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A tax (from the Latin taxo) is a mandatory financial charge or some other type of levy imposed upon a taxpayer (an individual or other legal entity) by a governmental organization in order to fund various public expenditures. A failure to pay, or evasion of or resistance to taxation, is punishable by law. Taxes consist of direct or indirect taxes and may be paid in money or as its labour equivalent. Most countries have a tax system in place to pay for public/common/agreed national needs and government functions: some levy a flat percentage rate of taxation on personal annual income, some on a scale based on annual income amounts, and some countries impose almost no taxation at all, or a very low tax rate for a certain area of taxation. Some countries charge a tax both on corporate income and dividends; this is often referred to as double taxation as the individual shareholder(s) receiving this payment from the company will also be levied some tax on that personal income.

The legal definition and the economical definition of taxes differ in that economists do not regard many transfers to governments as taxes. For example, some transfers to the public sector are comparable to prices. Examples include tuition at public universities and fees for utilities provided by local governments. Governments also obtain resources by "creating" money and coins (for example, by printing bills and by minting coins), through voluntary gifts (for example, contributions to public universities and museums), by imposing penalties (such as traffic fines), by borrowing, and by confiscating wealth. From the view of economists, a tax is a non-penal, yet compulsory transfer of resources from the private to the public sector levied on a basis of predetermined criteria and without reference to specific benefit received.

In modern taxation systems, governments levy taxes in money; but in-kind and corvée taxation are characteristic of traditional or pre-capitalist states and their functional equivalents. The method of taxation and the government expenditure of taxes raised is often highly debated in politics and economics. Tax collection is performed by a government agency such as the Canada Revenue Agency, the Internal Revenue Service (IRS) in the United States, Her Majesty's Revenue and Customs (HMRC) in the United Kingdom or Federal Tax Service in Russia. When taxes are not fully paid, the state may impose civil penalties (such as fines or forfeiture) or criminal penalties (such as incarceration) on the non-paying entity or individual.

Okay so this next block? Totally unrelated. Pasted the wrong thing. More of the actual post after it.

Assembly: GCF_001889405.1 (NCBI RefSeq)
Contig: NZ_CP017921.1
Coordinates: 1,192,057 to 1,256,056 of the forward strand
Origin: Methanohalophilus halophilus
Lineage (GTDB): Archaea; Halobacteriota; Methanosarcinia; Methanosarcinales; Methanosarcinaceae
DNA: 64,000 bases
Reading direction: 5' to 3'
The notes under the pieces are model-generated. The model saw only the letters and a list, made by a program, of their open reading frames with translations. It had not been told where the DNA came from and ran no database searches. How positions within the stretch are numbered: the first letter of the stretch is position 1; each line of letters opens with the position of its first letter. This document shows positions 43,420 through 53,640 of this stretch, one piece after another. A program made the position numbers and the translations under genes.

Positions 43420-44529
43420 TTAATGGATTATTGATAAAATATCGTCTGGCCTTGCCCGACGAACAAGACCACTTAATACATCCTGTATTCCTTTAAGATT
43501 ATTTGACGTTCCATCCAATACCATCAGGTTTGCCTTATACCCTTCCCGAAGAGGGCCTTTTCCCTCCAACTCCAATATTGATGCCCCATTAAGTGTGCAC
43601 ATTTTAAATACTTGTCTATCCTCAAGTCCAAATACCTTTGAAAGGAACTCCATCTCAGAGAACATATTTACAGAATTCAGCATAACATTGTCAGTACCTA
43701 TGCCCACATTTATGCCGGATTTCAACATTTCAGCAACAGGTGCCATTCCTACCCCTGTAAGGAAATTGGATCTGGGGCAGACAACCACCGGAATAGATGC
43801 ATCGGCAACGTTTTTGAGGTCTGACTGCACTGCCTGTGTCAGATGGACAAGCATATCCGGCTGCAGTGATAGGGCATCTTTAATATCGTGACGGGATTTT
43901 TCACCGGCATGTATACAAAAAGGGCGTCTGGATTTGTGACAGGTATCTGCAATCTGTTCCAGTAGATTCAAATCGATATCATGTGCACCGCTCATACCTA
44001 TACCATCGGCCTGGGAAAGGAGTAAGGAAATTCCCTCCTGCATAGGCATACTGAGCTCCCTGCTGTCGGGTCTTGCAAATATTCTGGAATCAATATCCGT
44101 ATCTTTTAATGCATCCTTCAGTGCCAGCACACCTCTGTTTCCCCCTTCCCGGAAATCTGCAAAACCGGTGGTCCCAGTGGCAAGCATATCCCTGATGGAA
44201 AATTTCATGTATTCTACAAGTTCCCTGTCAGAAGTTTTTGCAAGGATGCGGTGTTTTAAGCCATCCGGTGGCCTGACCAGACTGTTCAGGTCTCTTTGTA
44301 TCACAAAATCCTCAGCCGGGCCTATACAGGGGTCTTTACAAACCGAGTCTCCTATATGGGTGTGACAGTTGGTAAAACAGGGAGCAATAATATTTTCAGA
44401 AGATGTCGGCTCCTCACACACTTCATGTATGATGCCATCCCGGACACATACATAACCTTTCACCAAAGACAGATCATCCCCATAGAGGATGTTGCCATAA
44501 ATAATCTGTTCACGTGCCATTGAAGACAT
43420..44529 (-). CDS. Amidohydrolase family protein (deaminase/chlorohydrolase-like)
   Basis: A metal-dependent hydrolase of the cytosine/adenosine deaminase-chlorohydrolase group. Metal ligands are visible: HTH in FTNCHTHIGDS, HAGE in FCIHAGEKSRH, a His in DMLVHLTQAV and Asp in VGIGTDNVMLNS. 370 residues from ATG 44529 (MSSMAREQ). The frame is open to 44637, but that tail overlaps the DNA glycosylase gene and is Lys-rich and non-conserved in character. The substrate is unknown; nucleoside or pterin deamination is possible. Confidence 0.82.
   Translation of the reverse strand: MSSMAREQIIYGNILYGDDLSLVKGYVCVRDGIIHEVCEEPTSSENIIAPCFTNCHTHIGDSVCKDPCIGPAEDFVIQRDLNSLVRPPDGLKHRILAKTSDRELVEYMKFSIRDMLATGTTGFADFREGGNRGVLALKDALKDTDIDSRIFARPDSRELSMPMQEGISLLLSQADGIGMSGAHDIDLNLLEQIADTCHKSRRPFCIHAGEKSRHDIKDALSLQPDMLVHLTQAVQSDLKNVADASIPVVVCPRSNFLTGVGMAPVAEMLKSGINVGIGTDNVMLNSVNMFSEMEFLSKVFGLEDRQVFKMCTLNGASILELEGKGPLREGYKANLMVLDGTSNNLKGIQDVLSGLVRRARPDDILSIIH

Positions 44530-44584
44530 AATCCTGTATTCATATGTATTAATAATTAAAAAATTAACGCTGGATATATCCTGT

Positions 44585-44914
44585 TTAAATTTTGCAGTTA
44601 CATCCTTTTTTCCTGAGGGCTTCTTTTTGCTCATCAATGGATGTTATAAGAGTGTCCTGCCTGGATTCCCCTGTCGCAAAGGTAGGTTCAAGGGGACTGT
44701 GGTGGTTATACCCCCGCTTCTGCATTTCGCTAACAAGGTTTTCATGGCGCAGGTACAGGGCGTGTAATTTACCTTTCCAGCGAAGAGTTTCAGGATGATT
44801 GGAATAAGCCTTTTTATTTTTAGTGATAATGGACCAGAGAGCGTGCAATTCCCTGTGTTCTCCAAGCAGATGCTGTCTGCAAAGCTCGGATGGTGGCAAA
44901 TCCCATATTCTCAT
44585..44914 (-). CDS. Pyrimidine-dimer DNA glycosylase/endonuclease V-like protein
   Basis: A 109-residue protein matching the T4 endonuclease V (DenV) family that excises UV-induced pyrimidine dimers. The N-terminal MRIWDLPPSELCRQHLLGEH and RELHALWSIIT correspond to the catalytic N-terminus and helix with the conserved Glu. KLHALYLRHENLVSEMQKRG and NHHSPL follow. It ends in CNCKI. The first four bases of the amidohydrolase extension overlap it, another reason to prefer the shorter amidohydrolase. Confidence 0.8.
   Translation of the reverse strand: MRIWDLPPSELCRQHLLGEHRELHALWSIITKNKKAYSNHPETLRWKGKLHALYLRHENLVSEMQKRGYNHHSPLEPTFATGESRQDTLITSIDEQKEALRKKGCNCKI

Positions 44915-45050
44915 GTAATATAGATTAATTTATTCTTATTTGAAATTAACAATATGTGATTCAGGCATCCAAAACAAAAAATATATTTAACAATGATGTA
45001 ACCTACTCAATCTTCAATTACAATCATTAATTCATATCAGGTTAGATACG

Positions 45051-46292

The levying of taxes aims to raise revenue to fund governing and/or to alter prices in order to affect demand. States and their functional equivalents throughout history have used money provided by taxation to carry out many functions. Some of these include expenditures on economic infrastructure (roads, public transportation, sanitation, legal systems, public safety, education, health-care systems), military, scientific research, culture and the arts, public works, distribution, data collection and dissemination, public insurance, and the operation of government itself. A government's ability to raise taxes is called its fiscal capacity.

When expenditures exceed tax revenue, a government accumulates debt. A portion of taxes may be used to service past debts. Governments also use taxes to fund welfare and public services. These services can include education systems, pensions for the elderly, unemployment benefits, and public transportation. Energy, water and waste management systems are also common public utilities.

According to the proponents of the chartalist theory of money creation, taxes are not needed for government revenue, as long as the government in question is able to issue fiat money. According to this view, the purpose of taxation is to maintain the stability of the currency, express public policy regarding the distribution of wealth, subsidizing certain industries or population groups or isolating the costs of certain benefits, such as highways or social security.

This page was last edited on 23 May 2018, at 15:19.
Reference: under CC BY-SA license.

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